Michelin star chef Tommy Banks on hangover cures, late night cheese and how he hates avocados

You might recognise him from his TV appearances on Great British Menu, or MasterChef after this year’s finalists cooked with him, but Tommy Banks is fast becoming a big name in the food world. He became the youngest chef to be awarded a Michelin star at the age of 24 and his Yorkshire pub, The Black Swan, was named the ‘best in the world’ by TripAdvisor reviewers last year.

Now he’s about to open a second restaurant in York and has just released his cookbook, Roots.

While we know he champions homegrown British produce (a lot of the ingredients on his restaurant menu are grown on his family’s farm right on the doorstep) and is a big fan of foraging and old-fashioned preserving techniques, we wanted to quiz him on the really important stuff.

Your death row meal would be… Lemon tart is my favourite dessert, but maybe a steak – go out on a high!

The thing you still can’t make is… There are two things that I regularly fail to do well at home, my stir-frys just aren’t as good as Charlotte’s [his girlfriend]. Mine always go a bit soggy, but she’s good at them. And shakshouka, when I bake it in the oven – I haven’t got a grill, maybe you need a grill – the eggs always go hard on top. I can never get the yokes runny and the whites to set. We keep having that on a Sunday morning for our breakfast and I keep failing on the egg front.

If you get hungry late at night, the snack you’ll reach for is… Cheese. Something soft and smelly, like brie. I can eat so much of it. I’m a sucker for charcuterie, so if I have salami and brie, I’ll slice it and roll it up like a little cigar. I’ll come in from a night and before I know it, I’ll have eaten a whole packet of salami and a whole piece of cheese, and I’ll go to bed thinking, ‘That was so unhealthy’.

Your favourite store cupboard essential has to be… Marmite. It’s delicious on toast but the best thing is Marmite butter, what we call ‘[mise] en place’ in the chef world – pre-made so you can just lap it on. Because it’s rich and salty, I quite like adding it to gravy or sauces, with a bit of Lea & Perrins, too.

The kitchen utensil you can’t live without is… I like big spoons. A really big serving spoon. But they’re never in kitchens, I go somewhere to cook and I grab a spoon but I want something bigger. I’m going to start carrying a big spoon with me everywhere I go.

Your signature dish is… I always avoided having a signature dish, because I thought it would mean that you don’t progress, but the [crapaudine] beetroot dish – on the menu at The Black Swan – because of the self-sufficient angle, has become my signature dish. [Tommy preserves the beetroot by burying it in soil, a traditional process called clamping, so it doesn’t need refrigeration].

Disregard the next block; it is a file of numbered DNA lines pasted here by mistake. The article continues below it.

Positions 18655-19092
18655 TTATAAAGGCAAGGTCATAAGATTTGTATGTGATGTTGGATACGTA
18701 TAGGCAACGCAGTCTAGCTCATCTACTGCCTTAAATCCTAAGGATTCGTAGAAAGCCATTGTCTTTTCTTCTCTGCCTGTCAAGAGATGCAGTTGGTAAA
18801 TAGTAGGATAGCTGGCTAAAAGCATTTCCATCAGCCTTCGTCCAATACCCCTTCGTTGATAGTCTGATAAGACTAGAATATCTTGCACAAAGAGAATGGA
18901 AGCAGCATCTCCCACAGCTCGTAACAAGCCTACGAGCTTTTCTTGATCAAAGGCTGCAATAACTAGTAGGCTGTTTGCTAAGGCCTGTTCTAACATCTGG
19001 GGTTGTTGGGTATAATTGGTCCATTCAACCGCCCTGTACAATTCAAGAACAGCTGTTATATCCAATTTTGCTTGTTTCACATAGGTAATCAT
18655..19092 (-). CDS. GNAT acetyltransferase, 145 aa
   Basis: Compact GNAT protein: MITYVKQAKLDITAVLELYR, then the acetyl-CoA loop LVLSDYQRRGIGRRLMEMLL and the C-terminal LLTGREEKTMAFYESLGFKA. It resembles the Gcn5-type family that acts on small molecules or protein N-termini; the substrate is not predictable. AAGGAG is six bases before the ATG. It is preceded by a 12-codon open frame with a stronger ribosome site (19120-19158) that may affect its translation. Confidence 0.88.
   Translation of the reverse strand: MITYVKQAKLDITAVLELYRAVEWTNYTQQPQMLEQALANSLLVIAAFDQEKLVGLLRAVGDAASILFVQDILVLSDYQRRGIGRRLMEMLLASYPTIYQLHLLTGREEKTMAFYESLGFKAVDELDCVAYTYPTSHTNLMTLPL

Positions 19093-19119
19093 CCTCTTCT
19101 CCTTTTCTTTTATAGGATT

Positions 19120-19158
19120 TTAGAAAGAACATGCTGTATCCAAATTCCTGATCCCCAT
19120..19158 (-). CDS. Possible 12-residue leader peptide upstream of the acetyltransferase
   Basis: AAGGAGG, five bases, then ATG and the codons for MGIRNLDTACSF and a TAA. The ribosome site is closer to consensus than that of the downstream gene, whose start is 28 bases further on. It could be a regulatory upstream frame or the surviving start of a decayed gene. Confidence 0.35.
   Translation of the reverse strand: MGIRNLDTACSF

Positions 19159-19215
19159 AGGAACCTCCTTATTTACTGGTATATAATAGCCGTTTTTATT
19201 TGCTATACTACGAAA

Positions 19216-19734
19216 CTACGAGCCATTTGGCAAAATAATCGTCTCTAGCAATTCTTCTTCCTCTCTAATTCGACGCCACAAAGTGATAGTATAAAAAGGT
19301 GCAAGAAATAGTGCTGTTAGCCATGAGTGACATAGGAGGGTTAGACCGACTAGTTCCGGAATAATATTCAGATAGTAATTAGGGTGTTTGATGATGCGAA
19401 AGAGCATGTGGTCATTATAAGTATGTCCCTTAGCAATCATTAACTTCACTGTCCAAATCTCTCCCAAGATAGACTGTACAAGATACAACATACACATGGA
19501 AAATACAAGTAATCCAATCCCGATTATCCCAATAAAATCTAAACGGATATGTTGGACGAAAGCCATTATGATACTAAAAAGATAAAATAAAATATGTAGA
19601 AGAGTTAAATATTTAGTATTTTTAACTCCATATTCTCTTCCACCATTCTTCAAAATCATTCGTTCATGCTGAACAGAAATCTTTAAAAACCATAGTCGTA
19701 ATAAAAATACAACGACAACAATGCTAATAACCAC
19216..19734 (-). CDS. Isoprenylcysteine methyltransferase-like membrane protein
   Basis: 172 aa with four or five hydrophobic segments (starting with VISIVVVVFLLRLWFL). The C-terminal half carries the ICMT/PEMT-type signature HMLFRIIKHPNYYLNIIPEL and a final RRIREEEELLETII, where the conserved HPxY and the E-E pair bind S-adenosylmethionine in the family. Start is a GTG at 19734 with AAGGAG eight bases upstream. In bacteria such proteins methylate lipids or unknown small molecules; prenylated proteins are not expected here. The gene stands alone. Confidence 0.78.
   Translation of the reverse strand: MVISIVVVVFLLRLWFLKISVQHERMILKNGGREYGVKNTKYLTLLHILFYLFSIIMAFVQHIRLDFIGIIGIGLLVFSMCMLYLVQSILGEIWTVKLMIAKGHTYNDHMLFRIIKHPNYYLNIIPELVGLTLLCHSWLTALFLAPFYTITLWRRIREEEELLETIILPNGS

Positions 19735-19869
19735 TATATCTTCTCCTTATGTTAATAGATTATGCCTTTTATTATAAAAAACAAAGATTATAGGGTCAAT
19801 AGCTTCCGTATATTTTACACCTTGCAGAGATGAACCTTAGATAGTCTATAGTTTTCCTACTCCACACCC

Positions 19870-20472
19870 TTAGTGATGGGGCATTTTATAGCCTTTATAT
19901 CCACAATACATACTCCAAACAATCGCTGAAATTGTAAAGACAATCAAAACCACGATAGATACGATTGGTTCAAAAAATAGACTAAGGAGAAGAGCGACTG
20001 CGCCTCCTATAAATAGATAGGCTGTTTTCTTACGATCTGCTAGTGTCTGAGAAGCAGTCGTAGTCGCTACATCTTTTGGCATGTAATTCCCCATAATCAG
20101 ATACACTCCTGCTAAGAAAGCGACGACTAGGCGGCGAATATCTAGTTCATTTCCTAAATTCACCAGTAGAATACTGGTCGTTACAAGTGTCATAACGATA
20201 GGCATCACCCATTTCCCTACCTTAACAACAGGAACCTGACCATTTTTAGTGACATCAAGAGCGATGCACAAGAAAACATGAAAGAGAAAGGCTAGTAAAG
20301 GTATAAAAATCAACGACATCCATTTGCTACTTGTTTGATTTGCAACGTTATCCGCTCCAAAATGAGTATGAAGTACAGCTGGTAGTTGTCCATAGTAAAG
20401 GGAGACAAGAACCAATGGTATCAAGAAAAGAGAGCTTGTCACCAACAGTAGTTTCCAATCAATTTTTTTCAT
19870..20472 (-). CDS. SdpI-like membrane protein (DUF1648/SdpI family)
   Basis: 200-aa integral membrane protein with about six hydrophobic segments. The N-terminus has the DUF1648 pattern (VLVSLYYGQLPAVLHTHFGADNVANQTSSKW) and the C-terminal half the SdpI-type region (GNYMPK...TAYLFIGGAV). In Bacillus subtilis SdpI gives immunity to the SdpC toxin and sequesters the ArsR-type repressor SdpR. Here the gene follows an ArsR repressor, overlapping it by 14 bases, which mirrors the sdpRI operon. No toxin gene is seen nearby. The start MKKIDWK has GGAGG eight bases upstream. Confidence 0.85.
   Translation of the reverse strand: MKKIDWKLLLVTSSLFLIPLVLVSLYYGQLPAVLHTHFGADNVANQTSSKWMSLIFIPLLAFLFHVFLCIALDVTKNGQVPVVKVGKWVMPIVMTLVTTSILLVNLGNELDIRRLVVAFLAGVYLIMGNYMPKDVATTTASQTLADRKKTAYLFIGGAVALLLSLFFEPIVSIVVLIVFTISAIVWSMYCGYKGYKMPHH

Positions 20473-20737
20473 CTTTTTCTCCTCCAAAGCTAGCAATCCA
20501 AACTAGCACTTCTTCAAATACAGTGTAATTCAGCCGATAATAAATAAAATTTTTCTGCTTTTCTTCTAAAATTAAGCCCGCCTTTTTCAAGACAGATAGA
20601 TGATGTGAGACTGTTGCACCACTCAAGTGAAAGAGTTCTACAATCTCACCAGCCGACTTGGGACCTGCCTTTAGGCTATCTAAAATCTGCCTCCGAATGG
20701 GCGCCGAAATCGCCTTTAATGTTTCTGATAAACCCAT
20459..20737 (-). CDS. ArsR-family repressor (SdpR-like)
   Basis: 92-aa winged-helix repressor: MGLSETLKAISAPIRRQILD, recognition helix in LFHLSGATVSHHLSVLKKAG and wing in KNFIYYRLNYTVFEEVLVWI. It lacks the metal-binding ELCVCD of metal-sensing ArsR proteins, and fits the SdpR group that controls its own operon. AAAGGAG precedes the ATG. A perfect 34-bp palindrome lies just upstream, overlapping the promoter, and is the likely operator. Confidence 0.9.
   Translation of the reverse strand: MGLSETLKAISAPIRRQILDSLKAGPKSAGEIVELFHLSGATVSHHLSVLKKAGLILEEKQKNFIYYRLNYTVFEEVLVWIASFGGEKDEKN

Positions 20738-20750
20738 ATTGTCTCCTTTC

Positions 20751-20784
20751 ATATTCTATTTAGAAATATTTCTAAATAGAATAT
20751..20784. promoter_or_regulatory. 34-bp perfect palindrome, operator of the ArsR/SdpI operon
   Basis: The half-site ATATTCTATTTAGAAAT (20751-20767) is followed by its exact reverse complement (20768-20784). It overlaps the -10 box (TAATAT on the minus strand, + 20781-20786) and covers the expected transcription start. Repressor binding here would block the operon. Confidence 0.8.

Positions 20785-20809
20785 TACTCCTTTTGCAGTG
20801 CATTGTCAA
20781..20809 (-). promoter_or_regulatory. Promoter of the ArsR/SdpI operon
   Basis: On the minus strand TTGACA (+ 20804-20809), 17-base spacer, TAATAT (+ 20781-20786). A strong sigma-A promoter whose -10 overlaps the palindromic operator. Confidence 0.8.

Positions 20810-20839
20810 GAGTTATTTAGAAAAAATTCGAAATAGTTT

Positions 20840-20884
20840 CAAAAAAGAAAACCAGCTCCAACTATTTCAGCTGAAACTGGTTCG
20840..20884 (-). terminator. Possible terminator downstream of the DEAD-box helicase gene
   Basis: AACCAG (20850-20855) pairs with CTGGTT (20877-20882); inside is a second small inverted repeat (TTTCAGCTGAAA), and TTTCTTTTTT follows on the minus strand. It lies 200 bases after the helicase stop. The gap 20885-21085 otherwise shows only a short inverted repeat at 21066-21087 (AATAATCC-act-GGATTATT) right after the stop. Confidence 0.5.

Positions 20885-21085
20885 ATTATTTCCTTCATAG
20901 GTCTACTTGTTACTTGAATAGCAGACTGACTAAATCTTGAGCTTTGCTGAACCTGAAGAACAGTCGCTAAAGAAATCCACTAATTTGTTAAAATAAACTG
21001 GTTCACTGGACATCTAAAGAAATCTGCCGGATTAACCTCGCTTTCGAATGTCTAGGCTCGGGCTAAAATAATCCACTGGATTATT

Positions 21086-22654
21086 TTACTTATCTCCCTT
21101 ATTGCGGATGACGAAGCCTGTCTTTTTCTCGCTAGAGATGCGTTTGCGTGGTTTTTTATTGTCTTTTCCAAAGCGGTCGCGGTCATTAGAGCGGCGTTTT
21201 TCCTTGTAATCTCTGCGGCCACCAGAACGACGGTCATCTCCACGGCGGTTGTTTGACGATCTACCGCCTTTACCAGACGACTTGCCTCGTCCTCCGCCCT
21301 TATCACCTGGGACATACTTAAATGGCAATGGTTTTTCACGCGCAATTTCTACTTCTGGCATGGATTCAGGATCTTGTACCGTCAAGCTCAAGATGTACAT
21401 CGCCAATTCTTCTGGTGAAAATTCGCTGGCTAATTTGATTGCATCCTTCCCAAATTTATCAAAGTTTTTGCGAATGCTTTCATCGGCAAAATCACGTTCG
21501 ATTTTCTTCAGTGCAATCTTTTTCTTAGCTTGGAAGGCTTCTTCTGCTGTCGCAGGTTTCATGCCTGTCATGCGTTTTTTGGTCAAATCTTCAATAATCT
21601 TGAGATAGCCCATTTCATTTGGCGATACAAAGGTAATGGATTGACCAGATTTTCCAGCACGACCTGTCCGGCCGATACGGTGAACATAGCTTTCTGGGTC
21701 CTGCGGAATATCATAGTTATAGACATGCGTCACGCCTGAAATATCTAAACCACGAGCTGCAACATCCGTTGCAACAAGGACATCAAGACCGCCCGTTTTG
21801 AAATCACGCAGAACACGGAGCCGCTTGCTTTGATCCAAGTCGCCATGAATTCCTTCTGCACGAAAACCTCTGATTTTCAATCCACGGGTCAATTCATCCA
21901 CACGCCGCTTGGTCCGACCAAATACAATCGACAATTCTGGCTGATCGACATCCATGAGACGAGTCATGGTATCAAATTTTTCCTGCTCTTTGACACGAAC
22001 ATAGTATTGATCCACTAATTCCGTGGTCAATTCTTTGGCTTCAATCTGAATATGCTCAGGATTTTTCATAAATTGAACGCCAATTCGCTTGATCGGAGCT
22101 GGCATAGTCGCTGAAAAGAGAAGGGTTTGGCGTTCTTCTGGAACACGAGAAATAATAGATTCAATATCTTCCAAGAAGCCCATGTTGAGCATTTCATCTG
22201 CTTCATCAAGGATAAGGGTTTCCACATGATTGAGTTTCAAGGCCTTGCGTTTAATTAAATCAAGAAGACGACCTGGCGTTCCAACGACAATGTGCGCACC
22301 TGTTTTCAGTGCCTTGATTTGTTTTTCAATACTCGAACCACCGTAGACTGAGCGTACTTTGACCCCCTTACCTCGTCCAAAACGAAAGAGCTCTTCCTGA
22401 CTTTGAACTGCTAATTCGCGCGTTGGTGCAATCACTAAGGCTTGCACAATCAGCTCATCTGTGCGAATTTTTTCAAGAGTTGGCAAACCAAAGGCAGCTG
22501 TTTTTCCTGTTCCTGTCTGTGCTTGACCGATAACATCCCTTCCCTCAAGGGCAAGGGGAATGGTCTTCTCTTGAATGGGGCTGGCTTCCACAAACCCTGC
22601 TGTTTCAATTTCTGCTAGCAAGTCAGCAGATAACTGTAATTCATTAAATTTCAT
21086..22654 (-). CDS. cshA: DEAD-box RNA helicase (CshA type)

Preferably your eggs would be… I love scrambled eggs, but there’s nothing quite as satisfying as a poached egg when you cut it open and it goes everywhere. So probably running poached eggs.

Your favourite childhood dinner was always… Sausage and mash. That’s still a favourite. My mum’s a pretty good cook, she did a lot of Delia Smith recipes – and they’re so tasty! She was very good at baking, she used to make delicious chocolate brownies when we were kids. The only embarrassing thing was, all the kids at school had cheese strings, and I wanted cheese strings but she wouldn’t let me, because it’s processed cheese. So, I used to get sent to school with a stick of medium mature cheddar. In hindsight, I’d probably do the same thing, but at the time it was devastating. It wasn’t good for my cred.

For dinner last night you ate… I was cooking at the Typing Room, a restaurant in Bethnal Green, [London] for a pop-up dinner. I was cooking most of the night but we were doing this really cool turbot dish – turbot on the bone with Yorkshire rhubarb, and we had a little bit left over at the end of the night. We roasted off the turbot and the chef made this most amazing bread, so we basically had fish and bread.

Your takeout of choice is… Indian, I suppose – chicken tikka rogan josh. I can’t do really spicy Indian food though.

The ultimate hangover cure has to be… Barocca-zade. Take one or two Baroccas and put them into a Lucozade Sport. It does the trick.

And you really can’t stomach… I just don’t like avocados. Everybody loves avocados, it’s so fashionable, and Instagram may as well just be called avocado-gram on a Saturday and Sunday. I don’t like them – they’re slimy, I don’t really like the texture. I feel really weird, like I’m missing out on something!

(Andrew Hayes-Watkins/PA)
(Andrew Hayes-Watkins/PA)

Roots by Tommy Banks is published by Seven Dials, priced £25. Available now.

- Press Association

More in this Section

The High Priestess of Punk on 40 years in showbusiness ahead of Irish gig

Orla O’Regan: ‘I treasure the way my life has turned out’

Hozier adds more believers to his church after Cork gig

Simply off the wall: Your go-to guide to shelving

Latest Showbiz

Camila Cabello pleads with fans not to send ‘hateful’ messages

Glastonbury Festival founder Michael Eavis 'absolutely chuffed' as event begins

Madonna calls on fans to demand gun control

Sam Fender pulls out of Glastonbury slot citing illness

More From The Irish Examiner